Beth — Don’t be afraid of Apple/Mac. Fortunately, I had to learn my way around an Apple in my last job. I don’t know how they used to be, but they’re very user-friendly these days. If it’s in our budget, I plan to get an Apple when our laptop finally breathes its last.

12 years ago

Been on this wavelength all my life.

We need to realize that this will only happen when companies are required by law to make repairable/recyclable products. The government can and should require standardization — making those chargers work with any device, for example. How many people realize that we would never have had television if the government did not impose the standard? Sadly, any such law is labeled as “regulation” (once upon a time recognized as necessary). And far too many politicians (read: Republicans) after years of gutting regulations, want even less, not more, so that their rich friends in business can get richer, easier. Sure, regulations are a pain, but so is any damn law.

Sorry, depending on consumers to just “do the right thing” will NOT get us there. We’ve been through this long enough now to understand that the vast majority of consumers put price above public policy when purchasing.

12 years ago

Learning so much. I wonder if we could make owning a re-pairable computer “cool”, then the cost wouldn’t be such a thing. Somehow, many would find a way to afford it.

12 years ago

Electronics are quite reliable and the part that causes a problem is usually easy to clean or fix. In the case of DVD players, well over half that go to a landfill can be opened and cleaned to working order within 10 inexperienced minutes. Most Americans don’t believe they can repair anything themselves–they’re wrong but will never know it.

Leanne daharja
12 years ago

Our strategy – don’t buy it.

We don’t have a flat screen TV, iPhones, blue ray DVD player, tivo or any of that junk. My laptop is now four years old, and it was bought secondhand.

I used to use Palm Pilots years ago, then switched back to a good, old-fashioned paper diary – easy to recycle – I just shove it on the compost at the end of the year!

Truth is, we don’t need all the rubbish that is dumped at us. If you didn’t need it ten years ago, do you really need it now? Probably not. It’s just another money-sucking debt-maker, cluttering up your life and trashing the planet.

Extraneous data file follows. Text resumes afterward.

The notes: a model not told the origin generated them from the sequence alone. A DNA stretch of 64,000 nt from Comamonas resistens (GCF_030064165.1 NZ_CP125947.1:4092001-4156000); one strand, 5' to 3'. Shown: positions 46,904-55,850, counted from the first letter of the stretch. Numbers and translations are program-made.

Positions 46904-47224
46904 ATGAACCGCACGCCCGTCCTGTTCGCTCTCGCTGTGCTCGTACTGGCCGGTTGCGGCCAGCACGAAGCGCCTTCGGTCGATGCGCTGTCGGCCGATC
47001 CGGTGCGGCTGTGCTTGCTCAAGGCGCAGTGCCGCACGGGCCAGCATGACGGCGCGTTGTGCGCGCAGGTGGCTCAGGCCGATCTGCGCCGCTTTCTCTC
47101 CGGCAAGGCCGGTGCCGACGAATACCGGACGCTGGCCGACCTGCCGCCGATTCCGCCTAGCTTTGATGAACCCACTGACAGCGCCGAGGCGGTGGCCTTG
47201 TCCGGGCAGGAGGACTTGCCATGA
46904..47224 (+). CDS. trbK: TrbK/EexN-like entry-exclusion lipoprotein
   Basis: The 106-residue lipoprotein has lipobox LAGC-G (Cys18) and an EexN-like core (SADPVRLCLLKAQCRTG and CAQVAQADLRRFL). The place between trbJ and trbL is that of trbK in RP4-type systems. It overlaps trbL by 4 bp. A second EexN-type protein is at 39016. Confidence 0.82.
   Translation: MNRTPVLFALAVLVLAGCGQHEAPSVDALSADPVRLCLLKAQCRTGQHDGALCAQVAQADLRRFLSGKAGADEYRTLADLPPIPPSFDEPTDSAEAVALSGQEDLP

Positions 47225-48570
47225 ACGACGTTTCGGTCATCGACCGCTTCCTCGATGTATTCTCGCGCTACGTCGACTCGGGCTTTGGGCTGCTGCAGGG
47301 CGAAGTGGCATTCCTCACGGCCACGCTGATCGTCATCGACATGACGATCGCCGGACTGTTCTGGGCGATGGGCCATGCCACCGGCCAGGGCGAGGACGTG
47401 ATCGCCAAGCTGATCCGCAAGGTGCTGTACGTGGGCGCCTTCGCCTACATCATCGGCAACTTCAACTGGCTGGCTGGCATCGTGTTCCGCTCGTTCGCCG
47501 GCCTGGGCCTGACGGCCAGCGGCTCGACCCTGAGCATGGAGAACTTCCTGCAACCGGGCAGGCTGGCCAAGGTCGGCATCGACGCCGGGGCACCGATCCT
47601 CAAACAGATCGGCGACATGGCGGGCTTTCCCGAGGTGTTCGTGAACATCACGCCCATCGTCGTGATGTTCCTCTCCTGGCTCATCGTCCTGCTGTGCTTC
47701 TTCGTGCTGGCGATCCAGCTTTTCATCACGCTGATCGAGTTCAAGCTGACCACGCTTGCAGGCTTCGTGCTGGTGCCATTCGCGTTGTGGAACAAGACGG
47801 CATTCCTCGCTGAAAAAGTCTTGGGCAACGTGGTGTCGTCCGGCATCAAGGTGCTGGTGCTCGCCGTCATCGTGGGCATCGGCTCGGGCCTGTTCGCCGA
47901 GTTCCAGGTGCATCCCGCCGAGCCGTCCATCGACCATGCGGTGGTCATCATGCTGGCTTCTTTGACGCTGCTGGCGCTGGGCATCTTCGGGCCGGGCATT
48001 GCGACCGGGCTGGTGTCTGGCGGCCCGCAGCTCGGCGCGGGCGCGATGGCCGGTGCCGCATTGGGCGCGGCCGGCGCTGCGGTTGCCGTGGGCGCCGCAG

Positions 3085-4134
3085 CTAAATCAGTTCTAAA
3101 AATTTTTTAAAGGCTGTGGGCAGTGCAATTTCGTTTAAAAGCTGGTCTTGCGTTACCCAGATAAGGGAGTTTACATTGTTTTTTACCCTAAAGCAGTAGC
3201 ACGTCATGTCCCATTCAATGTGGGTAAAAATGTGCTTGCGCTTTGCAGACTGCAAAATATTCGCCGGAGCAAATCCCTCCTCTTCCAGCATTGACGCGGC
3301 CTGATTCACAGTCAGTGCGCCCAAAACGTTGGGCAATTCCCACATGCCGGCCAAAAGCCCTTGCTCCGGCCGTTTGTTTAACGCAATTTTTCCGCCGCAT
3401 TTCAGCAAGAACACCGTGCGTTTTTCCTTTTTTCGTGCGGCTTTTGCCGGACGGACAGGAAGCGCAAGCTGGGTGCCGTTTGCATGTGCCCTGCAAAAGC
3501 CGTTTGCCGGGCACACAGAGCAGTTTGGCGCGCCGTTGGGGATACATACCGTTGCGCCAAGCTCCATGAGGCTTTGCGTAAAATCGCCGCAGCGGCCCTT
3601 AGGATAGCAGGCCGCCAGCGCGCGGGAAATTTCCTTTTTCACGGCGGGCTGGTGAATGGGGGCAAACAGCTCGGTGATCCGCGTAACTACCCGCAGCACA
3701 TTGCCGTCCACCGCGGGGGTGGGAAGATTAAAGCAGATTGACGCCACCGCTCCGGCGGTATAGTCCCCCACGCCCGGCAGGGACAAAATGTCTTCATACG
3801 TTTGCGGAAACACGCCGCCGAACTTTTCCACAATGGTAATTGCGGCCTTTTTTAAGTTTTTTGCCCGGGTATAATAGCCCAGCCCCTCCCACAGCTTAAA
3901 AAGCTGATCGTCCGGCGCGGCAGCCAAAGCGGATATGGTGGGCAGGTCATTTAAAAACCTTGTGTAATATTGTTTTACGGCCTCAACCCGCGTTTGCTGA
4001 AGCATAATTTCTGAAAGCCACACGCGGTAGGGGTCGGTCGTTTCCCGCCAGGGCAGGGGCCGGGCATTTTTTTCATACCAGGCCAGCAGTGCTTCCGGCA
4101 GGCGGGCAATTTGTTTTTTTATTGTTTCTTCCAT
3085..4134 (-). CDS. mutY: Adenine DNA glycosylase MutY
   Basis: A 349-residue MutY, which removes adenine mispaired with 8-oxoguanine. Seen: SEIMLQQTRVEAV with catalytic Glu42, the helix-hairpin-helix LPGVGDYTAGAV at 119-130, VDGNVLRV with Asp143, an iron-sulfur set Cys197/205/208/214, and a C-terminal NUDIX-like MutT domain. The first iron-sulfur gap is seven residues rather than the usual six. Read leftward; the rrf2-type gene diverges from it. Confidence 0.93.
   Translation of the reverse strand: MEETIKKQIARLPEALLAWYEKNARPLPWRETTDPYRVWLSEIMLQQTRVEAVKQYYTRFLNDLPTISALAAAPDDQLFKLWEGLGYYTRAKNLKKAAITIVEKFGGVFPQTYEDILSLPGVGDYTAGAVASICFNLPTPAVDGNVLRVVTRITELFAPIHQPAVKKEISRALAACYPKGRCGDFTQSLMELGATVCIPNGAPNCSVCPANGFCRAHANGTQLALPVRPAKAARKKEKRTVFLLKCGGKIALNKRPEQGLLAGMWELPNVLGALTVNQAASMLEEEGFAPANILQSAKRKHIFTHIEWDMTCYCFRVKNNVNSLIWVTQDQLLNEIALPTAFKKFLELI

Yep, I’m old fashioned. But I’d prefer to teach my kids wise decision-making rather than mindless consumption. As they grow older, I hope they’ll learn to question their purchases sensibly, rather than buying the latest simply because some advertising tells them they’ll be cool if they have it.

Linda Currie
12 years ago

Go Annie! We are past of era of allowing companies to profit by polluting. This practice must end and we (all of us with any amount of awareness) must be responsible for ending it.

12 years ago

In highschool my teacher tought us how to repair things, I remember taking iron apart and fixing it before I graduated.(over 20years ago in Ukraine).. The iron we have now (Canada) – if it breaks – there is no way of fixing it.

I still think fondly about TV’s when I was growing up, if it stops working – hit it on the top couple of times, if that does not work – call repair man.

I am amazed at how fast technology is changing… how can one keep up with all the new “I”things? We still have old RCA analog? TV with rabbit antena, simple cell phones, my five year old laptop (which I consider to be new) and we are living just fine.

Love reading your blog and learning from you.

12 years ago

As an electrical engineer, I think there are two sides to this story. The first side is that electronics companies need to make more durable devices, which people can service themselves, and they also need to have a plan to deal with the end-of-life waste. The second side is the same as everything else we consume – we always want MORE and BETTER. We don’t want an old computer, we want a shiny new computer. And so as consumers we are driving ‘disposable’ electronics.

The other issue that I see, again, is not unique to electronics, and that’s price. Making a durable, easily-fixed-by-regular-folks piece of equipment is more expensive. And very few people want to pay the price.

We need electronics companies to step up their game. But we also need to step up ours, by not constantly upgrading, and not necessarily choosing the cheapest clock radio on the shelf.